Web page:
Golfers need accuracy, control during round at Willow Springs

Course's short length attracts players of various skill levels

Howard At Play

July 30, 2000|By Kelly Gilbert | Kelly Gilbert,SUN STAFF

I hadn't played Willow Springs Golf Course for several years, so it was with renewed interest and a need to practice the shots you don't hit on 450-yard par-4s elsewhere that led me and a couple of friends, Tom and Doug, to visit the course on a cool summer morning.

Willow Springs, across Interstate 70 from the Howard County Fairgrounds, attracts golfers of all skill levels. This public course with private ownership is not too tough for beginners and middle-handicap players. But if you lack accuracy and control, it can be trouble, even for long hitters and low han- dicappers.

Head pro Jeff Sprague notes that weekday pricing specials attract golfers, "but length is one of the biggest factors." Almost half of Willow Springs' golfers walk to play.

An executive course, Willow Springs has three sets of tees on 10 par-3 holes and eight par-4s (and no par-5s). Length from the tips, or blue tees, is about two-thirds that on most area public courses. Par is 62.

Most of the par-4 holes are reachable with fairway woods off the tee and short- or mid-iron second shots, even from the blue tees. I hit a driver on only two holes, Nos. 1 and 18, leaving a mid-iron shot to the first green and a fairway wood to the last one. But the course is by no means boring.

Willow Springs shoves you right into your "A" game on the first hole, a 399-yard par-4 flanked on the right by a pond. The hole forces a carry over a creek to a shallow, elevated green. Par there is a fine score.

No. 2, beside I-70, is the course's longest par-3, 193 yards from the blue tees and a more manageable 168 from the white tees.

The next three holes are short and fairly easy par-4s, the longest only 316 yards from the white tees and 337 yards from the blues. No. 4 forces a carry over a creek to a widening fairway and large green. No. 5's fairway narrows into a slight dogleg near the 150-yard marker, which might prompt you to hit an iron off the tee for accuracy.

The front nine finishes with a series of medium-length par-3s, all but one of which plays over water. Tee shots on No. 8 are affected by wind blowing off the interstate. High grass borders most holes, which guides club selection and performance. Greens are large and forgiving.

Parts of this course can lull you into mistakes, as the 10th hole did when Tom and Doug both hit long to the open green with pitching wedges. I missed the green short with an A wedge. My mis-hit ball struck the middle of a bridge, then bounced onto the green 8 feet from the cup. Past my partners' unkind musings about luck vs. skill, I missed a bending birdie putt but made a 4-foot knee-knocker coming back for par.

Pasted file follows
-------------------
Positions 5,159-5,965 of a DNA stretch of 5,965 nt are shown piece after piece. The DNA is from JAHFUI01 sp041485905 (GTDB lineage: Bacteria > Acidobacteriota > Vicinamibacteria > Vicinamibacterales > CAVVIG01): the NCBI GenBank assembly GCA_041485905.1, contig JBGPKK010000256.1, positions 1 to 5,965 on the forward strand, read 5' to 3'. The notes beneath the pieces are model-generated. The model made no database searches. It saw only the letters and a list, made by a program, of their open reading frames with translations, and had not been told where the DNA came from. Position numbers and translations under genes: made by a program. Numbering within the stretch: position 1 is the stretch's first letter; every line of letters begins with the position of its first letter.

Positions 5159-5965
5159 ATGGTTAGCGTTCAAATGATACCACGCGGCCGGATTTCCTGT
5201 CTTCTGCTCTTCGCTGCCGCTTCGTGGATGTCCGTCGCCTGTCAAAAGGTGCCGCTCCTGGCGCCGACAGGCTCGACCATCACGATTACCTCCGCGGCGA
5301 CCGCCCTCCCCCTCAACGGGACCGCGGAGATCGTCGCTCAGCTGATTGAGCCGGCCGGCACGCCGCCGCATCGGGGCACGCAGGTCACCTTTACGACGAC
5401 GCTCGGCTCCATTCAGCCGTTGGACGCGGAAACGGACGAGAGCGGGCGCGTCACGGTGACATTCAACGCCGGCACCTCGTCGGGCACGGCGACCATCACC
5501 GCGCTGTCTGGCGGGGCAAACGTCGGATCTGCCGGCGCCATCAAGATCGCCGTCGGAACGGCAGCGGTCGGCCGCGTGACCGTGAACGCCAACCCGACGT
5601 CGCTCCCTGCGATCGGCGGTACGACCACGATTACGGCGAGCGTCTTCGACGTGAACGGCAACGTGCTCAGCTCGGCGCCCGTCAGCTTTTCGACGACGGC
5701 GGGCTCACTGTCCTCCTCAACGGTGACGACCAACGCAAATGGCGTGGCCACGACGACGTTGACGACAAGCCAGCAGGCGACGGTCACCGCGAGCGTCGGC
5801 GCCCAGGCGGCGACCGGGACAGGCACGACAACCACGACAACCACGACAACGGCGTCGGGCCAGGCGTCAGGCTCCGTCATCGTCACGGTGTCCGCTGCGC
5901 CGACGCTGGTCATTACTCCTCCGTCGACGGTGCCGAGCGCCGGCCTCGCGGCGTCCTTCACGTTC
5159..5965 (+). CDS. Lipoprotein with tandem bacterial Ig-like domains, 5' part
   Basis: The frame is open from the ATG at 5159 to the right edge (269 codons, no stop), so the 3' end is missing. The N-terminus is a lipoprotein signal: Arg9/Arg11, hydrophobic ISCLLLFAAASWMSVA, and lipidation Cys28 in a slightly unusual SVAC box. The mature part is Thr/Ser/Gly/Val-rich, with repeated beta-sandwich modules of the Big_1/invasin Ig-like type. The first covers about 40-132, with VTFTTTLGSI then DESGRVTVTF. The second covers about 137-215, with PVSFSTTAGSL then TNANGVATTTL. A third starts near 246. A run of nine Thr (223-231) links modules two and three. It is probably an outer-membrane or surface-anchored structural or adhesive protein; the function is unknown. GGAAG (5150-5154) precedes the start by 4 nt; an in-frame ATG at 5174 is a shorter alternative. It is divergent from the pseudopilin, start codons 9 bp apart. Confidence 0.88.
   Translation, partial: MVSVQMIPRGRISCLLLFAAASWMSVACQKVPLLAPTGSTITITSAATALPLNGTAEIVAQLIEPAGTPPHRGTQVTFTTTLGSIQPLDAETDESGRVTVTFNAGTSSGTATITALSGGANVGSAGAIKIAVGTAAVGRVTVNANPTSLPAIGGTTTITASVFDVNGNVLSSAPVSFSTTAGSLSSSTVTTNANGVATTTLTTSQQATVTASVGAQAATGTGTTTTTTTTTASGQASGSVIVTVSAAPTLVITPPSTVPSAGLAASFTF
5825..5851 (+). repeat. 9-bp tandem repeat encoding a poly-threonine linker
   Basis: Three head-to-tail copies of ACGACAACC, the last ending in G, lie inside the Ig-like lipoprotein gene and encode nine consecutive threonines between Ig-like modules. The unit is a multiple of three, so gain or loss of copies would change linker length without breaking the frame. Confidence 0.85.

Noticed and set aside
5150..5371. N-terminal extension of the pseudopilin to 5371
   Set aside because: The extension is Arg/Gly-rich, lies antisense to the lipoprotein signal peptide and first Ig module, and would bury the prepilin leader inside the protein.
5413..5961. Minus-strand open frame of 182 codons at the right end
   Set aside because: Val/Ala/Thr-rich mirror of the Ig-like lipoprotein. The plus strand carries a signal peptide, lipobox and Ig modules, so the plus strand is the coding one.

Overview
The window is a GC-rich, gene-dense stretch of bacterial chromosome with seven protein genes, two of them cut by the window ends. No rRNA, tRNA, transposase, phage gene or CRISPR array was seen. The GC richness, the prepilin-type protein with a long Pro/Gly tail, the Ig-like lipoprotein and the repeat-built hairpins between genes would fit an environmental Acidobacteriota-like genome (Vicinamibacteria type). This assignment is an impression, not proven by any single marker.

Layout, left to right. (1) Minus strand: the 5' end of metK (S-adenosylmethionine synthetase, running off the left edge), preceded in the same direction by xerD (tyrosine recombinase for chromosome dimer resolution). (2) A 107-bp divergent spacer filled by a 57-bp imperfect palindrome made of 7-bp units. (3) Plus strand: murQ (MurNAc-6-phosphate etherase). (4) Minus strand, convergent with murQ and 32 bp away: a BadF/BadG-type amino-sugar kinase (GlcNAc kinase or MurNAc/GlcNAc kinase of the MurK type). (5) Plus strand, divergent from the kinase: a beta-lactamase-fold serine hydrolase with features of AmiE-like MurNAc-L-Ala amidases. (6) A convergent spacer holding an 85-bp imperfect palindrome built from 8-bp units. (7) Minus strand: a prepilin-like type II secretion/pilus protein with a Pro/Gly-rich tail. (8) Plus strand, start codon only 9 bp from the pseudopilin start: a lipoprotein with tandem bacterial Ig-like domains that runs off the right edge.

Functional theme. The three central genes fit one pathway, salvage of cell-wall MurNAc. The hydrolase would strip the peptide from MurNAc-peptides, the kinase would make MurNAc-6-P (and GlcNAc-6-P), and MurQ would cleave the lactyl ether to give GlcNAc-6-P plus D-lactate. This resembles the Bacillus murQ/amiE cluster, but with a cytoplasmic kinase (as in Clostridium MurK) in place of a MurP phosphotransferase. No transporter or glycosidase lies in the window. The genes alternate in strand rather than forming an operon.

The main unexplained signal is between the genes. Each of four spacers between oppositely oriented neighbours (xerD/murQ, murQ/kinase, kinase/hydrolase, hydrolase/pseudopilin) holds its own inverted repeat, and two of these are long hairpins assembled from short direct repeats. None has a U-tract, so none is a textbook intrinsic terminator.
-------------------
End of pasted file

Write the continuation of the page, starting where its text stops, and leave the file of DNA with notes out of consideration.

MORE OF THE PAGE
Three of the five par-3s on the back nine - 11, 12, and 16 - are uphill with blind shots to the pins, so club selection, and perhaps a bit of course knowledge, are critical.

Nos. 13 and 14, both par-4s, require accuracy off the tee, No. 13 because of a fairway that wiggles right and left between mounds of high grass, and No. 14 because you must navigate between rows of trees to get to the green.

On No. 13, Tom pulled his drive behind one of those mounds, leaving a blind pitch to the green. On No. 14, trees blocked his route left, leaving him with a testy, nearly sideways short-iron shot inside the tree line on the opposite side of the fairway en route home. He executed both shots to perfection.

Doug, a high handicapper, hit the 17th green in regulation with a drive and a crisp iron shot, but, alas, he three-putted for a bogey.

On No. 18, his drive landed in wet, heavy grass beside a bridge, leaving no easy shot to safety through a stand of trees. By the time we finished, I wasn't the only one who had hit a bridge.

Columbia resident Kelly Gilbert is an assistant business editor at The Sun who plays golf frequently and has reviewed most of greater Baltimore's courses over the years.

Willow Springs

Yardage: Blue, 4,253; White, 3,897; Red, 3,557

Rating/Slope: Blue, 60.6/96; White, 58.6/95; Red, 57.8/89

18-hole rates: $21 Mon.-Thurs.; $25 Fri.-Sun and holidays; Seniors $16, Juniors $15 Mon.-Fri. Nine-hole rates available daily.

Riding carts: $14 single, $22 double. Pull-cart rentals.

Tee times: Call seven days in advance.

Other: Practice range, snack bar, lessons, club rentals. Phone: 410-442-7700.

Directions: Interstate 70 to Route 32 north. Turn west almost immediately onto Livestock Road and follow to the course.

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